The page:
Red Hook in a Blue State 

Brooklyn Ice House
318 Van Brunt, Brooklyn   Rating:  4L's

McCain advisor Rick Davis recently got everyone all hot and bothered by saying “this election is not about issues,” as if the selection and red (moose) meat rhetoric of Sarah Palin hadn’t made it plain that this election is about whether or not the Republican party can again convince the American people that We Are You and They Are Not. But if the G.O.P. is the party you’d rather have a beer with, well, I’d like to see what the disparagers of “East Coast elites” would make of Brooklyn Ice House, one of the newest bars to open in the neighborhood known for a Swedish interior design superstore and an MTV reality show.

Our own mid-sized Mid-Atlantic state (and reminder that NYC is more demographically diverse than either out-of-state Reds or downtown-centric Blues realize), Red Hook is still inconvenient via subway and dependent upon blue-collar industries and their employees; buildings are walk-upable; streets have names. When you enter the Ice House — perhaps because Bait & Tackle, next door, is too full — you see on your right the unfinished wood paneling above the long red vinyl booth facing small tables, and on the left, the bar, featuring a tap of staples and a list of liquors and beers (arranged, in cosmopolitan fashion, by country of origin). Beyond the bar is a small kitchen, separated from the rest of the space only by the racks over the serving area — like a brick-oven pizzeria, only instead of a brick oven it’s a frialator. Happy hour, which runs until eight, begins when the bar opens at noon, which I suspect is less an enticement than a reward for being the kind of person who drinks in a neighborhood bar during the early afternoon when last night’s Mets game is being rebroadcast. You know, on your “lunch break.”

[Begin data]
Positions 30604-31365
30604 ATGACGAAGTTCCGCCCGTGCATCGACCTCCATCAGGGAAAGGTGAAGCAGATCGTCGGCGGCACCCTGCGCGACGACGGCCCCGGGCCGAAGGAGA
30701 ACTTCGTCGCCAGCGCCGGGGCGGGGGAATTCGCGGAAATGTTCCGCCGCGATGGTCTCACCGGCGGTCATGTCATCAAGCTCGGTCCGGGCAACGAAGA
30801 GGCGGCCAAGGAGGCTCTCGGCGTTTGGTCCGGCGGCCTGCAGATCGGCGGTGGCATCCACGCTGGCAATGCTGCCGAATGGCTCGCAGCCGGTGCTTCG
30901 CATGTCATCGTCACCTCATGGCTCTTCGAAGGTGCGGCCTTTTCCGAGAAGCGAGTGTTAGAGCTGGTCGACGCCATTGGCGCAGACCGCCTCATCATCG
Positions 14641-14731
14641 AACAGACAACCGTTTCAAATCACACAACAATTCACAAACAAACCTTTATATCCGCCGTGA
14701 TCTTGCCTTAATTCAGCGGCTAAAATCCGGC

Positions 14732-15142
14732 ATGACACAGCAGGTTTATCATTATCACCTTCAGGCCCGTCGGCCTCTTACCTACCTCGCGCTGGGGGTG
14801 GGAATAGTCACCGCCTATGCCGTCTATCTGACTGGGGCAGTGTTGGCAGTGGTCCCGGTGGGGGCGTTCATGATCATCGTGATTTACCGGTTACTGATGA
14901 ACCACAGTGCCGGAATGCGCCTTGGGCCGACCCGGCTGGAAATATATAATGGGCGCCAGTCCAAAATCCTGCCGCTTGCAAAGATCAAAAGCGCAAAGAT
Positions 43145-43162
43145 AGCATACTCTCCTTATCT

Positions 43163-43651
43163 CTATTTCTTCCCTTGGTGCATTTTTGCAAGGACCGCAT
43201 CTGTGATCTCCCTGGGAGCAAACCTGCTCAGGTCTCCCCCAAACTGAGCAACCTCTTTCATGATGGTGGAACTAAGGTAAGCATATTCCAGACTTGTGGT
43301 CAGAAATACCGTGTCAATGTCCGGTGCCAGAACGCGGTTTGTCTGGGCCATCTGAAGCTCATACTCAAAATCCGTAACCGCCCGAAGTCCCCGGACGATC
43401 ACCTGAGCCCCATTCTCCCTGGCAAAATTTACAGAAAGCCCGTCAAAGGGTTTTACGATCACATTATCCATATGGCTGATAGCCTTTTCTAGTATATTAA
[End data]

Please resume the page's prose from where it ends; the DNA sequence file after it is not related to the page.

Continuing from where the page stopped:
Mitt Romney and anemic big buck hunters in prefaded t-shirts are alike in at least one way: they both wear their red state credentials about as authentically as a shopping mall Applebee’s wears the faux-neighborhood signage adorning its walls. The flea market-scavenged beer advertisements on the walls of the Ice House feel far less affected — so too does its jukebox, giving equal time to Weezer and George Thorogood; its picnic table-strewn back garden, which will open as soon as they finish weeding; its chalkboard-walled bathroom (in red: “Jesus Saves”; in blue: “& Avery Scores on the Rebound”). Cred wars aren’t just for East Village dives and L.E.S. lounges anymore; Brooklyn Ice House appeals to the average NYC transplant’s hometown nostalgia as cannily as The Gutter does, but less ostentatiously, and with a more locally drawn clientele. It’s a uniter, not a divider.

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